Terrorism: “1) Involves an act that: a) is dangerous to human life or potentially destructive of critical infrastructure or key resources; and b) is a violation of the criminal laws of the United States; and 2) appears to be intended: a) to intimidate or coerce a civilian population; b) to influence the policy of a government; or c) to affect the conduct of a government by mass destruction, assassination, or kidnapping” (Us Legal).

While the roots of ISIS blend from other groups, it seems (as best as I could find) that the consensus of ISIS’s formation began around 2013 (CNN). From 2013-15, there have been four attacks on U.S. soil linked to ISIS, with only fourteen deaths…all coming from the San Bernardino shooting last year (NYTimes). Even then, the FBI has stated that they have found no evidence linking ISIS to that shooting (NPR).

During that same time frame, there have been 22 mass shootings in the U.S., resulting in 170 deaths (Mother Jones). Of those 170 deaths, 59 of them occurred in schools (Everytown Research).

By definition of the law, a mass shooting is an act of terrorism because it involves an act that is dangerous to human life; is a violation of criminal law; and appears to be intended to intimidate a civilian population. If we look at the scoreboard from 2013-15, it’s 22 acts of terror on America by Americans to 4 acts of terror on America that had ties to ISIS (zero by ISIS itself). It’s 170 deaths to 14 (if you count the 14 deaths in San Bernardino as tied to ISIS, which the FBI does not).

Of those 22 mass shootings, 7 of them were committed by white citizens, more than any other race (Mother Jones). In fact, going back to 1982, white citizens have consisted of nearly 64 percent of the mass shootings in this country (CNN).

That’s right—factually speaking, the greatest terrorist threat on Americans in America is the white community.

Where should I go to register for vetting?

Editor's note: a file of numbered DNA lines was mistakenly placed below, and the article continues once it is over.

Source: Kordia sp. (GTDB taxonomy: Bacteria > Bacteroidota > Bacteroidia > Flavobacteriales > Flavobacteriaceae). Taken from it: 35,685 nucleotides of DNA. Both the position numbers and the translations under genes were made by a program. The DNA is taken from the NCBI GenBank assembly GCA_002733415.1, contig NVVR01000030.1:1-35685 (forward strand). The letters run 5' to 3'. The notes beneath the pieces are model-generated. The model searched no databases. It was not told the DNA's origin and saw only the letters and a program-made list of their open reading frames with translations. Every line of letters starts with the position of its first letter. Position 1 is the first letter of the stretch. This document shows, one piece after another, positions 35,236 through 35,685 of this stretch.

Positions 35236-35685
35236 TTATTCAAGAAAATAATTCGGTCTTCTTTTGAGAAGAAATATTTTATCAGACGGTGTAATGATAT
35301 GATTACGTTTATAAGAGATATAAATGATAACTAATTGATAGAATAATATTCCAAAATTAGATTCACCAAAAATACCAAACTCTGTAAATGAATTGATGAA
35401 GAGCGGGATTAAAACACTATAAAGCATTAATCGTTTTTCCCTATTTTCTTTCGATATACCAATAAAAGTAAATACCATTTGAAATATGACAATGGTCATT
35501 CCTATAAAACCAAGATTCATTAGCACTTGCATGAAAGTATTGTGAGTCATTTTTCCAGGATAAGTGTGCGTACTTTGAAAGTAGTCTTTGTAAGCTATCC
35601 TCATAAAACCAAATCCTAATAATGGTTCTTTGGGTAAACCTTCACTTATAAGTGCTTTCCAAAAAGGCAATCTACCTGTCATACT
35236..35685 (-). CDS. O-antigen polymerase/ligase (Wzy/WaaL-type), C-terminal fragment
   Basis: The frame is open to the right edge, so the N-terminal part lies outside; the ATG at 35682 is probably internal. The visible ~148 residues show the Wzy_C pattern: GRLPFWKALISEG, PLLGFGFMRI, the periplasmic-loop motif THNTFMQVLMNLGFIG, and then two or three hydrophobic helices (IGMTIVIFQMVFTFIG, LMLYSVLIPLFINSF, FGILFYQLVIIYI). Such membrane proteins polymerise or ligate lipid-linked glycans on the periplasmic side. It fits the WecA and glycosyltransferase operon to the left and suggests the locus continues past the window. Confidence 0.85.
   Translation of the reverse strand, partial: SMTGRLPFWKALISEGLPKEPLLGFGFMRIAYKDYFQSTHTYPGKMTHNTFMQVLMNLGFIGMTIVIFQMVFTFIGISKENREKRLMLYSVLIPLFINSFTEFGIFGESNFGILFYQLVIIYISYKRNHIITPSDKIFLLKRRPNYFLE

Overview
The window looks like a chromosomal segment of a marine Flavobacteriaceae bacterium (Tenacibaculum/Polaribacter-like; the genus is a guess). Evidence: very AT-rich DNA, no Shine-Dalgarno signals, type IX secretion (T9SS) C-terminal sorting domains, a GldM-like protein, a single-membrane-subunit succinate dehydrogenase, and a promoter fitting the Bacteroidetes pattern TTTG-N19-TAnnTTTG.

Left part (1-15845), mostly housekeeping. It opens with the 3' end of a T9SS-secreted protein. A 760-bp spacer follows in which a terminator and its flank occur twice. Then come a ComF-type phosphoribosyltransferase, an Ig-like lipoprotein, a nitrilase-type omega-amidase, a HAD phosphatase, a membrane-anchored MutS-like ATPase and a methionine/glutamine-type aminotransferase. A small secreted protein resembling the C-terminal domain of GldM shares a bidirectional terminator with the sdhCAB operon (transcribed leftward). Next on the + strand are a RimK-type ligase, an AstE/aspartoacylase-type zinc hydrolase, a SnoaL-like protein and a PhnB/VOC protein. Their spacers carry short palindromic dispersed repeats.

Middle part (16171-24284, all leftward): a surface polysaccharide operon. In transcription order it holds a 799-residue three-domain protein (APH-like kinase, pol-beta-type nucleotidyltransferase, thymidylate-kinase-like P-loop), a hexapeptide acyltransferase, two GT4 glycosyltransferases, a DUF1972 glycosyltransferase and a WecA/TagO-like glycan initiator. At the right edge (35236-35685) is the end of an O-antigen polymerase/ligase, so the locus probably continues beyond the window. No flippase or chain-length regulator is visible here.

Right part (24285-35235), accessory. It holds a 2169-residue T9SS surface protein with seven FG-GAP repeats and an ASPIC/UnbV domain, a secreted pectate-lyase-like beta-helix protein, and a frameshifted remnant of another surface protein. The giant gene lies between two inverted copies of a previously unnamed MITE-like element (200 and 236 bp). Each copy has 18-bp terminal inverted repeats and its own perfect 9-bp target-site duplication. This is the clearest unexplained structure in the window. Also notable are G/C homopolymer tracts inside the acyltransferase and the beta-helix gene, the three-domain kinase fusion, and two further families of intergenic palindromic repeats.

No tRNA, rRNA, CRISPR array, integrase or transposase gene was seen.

Wow. I can actually hear some of you screaming at me right now. Why? Because I just called you a terrorist? Because I manipulated facts and statistics to imply that you are worse than, or at least equal to, ISIS? Because I generalized the entire white community based on the actions of a few sick people over the last three years?

Yet some of you have no qualms about doing the same thing to others. This is the hate on which I speak and write. This is the type of hate that I will no longer sit back and casually ignore.

This is the hate I witnessed again today, thanks to our wonderful president-elect. We all know of the actions of Abdul Razak Ali Artan at Ohio State University the other day. Artan is a legal, permanent resident of the United States. In fact, US officials said that no negative information was found during his background checks prior to being allowed in this country and when he became a legal resident. Yet there was Trump, posting away on Twitter once again, saying: “ISIS is taking credit for the terrible stabbing attack at Ohio State University by a Somali refugee who should not have been in our country” (italics mine). Let’s ignore that Artan was legally here. Let’s ignore that Homeland Security found “no direct link” between Artan and ISIS (BBC). He’s a refugee, so he must be a terrorist. He’s Muslim, so he has no right to be in our country.